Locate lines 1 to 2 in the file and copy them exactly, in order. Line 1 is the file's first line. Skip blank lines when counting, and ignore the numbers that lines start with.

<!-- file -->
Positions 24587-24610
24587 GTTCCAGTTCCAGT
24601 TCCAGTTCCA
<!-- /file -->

Positions 24587-24610
24587 GTTCCAGTTCCAGT